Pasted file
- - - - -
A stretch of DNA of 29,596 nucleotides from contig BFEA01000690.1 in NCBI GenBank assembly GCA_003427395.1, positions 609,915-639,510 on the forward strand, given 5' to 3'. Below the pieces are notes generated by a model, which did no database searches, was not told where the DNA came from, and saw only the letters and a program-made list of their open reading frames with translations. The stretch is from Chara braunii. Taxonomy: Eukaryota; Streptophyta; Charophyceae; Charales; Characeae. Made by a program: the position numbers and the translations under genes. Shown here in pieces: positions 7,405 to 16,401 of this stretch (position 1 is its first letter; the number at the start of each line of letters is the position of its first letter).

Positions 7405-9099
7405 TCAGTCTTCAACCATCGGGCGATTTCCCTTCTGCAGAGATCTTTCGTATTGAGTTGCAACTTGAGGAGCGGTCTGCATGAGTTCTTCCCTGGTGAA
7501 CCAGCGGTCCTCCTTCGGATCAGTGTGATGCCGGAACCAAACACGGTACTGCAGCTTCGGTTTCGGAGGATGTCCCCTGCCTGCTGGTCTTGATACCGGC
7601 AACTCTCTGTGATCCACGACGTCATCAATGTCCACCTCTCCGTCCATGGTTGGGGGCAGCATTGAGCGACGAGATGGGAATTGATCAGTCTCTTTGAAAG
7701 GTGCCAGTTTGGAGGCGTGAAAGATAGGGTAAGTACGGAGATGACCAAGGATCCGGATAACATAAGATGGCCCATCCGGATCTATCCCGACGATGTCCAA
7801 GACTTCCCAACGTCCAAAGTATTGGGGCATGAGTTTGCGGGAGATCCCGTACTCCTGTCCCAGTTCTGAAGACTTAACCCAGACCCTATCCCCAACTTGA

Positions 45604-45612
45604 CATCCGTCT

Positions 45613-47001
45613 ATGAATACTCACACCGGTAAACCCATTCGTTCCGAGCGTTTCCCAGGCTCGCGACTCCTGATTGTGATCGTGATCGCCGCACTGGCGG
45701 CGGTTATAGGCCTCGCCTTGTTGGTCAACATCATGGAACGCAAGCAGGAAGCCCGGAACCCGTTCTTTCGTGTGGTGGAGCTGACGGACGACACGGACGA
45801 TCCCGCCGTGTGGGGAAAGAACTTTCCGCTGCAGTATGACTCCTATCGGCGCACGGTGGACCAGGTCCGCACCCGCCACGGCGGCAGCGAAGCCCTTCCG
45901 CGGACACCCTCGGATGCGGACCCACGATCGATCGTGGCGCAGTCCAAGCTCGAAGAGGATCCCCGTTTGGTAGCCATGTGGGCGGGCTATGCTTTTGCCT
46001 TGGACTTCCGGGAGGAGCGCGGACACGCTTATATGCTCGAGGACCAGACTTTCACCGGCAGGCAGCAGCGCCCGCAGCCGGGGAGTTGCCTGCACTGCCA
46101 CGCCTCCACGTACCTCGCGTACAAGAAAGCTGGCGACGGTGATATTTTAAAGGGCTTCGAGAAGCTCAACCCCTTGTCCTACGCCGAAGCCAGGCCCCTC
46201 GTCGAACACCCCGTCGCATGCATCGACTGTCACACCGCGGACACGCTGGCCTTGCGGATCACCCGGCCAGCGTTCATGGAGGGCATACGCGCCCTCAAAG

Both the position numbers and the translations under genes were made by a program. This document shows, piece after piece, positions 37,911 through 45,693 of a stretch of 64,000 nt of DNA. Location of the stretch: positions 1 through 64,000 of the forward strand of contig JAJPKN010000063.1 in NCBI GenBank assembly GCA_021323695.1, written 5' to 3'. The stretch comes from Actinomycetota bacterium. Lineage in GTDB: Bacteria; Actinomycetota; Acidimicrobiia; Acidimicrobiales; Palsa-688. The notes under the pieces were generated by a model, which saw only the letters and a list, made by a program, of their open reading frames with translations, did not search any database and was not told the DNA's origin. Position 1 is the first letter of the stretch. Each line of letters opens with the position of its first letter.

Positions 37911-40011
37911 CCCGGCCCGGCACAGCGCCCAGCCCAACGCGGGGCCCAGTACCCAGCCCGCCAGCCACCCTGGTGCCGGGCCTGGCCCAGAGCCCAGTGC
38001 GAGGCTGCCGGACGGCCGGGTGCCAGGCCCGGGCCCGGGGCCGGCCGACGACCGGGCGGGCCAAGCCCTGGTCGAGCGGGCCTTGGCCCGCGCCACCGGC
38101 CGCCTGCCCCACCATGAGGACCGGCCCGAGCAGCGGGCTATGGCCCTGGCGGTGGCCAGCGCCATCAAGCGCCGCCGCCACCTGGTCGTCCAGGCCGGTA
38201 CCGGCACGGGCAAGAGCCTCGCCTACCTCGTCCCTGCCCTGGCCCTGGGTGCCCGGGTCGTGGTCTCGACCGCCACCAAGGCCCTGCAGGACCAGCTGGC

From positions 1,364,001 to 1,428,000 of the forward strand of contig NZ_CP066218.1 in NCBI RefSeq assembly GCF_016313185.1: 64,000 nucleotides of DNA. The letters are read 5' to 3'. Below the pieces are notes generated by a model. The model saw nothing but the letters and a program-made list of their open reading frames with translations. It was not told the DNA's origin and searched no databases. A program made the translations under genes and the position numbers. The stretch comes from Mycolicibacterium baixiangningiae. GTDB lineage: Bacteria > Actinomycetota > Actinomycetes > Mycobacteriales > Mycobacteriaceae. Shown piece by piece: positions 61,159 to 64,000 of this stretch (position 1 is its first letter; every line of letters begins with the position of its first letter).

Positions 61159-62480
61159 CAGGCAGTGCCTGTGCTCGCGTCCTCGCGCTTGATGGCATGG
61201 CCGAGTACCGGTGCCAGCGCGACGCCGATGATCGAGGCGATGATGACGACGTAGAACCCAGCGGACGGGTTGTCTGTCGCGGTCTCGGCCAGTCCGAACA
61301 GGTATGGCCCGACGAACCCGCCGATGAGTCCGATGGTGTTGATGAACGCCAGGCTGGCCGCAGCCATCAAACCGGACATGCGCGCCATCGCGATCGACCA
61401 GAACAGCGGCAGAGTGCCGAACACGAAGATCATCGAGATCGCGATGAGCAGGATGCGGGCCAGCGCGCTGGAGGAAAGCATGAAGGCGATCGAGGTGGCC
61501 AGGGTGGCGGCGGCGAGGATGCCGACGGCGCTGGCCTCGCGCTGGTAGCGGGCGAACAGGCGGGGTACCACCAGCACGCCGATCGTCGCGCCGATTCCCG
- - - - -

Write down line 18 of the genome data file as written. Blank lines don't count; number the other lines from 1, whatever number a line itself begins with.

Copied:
Both the position numbers and the translations under genes were made by a program. This document shows, piece after piece, positions 37,911 through 45,693 of a stretch of 64,000 nt of DNA. Location of the stretch: positions 1 through 64,000 of the forward strand of contig JAJPKN010000063.1 in NCBI GenBank assembly GCA_021323695.1, written 5' to 3'. The stretch comes from Actinomycetota bacterium. Lineage in GTDB: Bacteria; Actinomycetota; Acidimicrobiia; Acidimicrobiales; Palsa-688. The notes under the pieces were generated by a model, which saw only the letters and a list, made by a program, of their open reading frames with translations, did not search any database and was not told the DNA's origin. Position 1 is the first letter of the stretch. Each line of letters opens with the position of its first letter.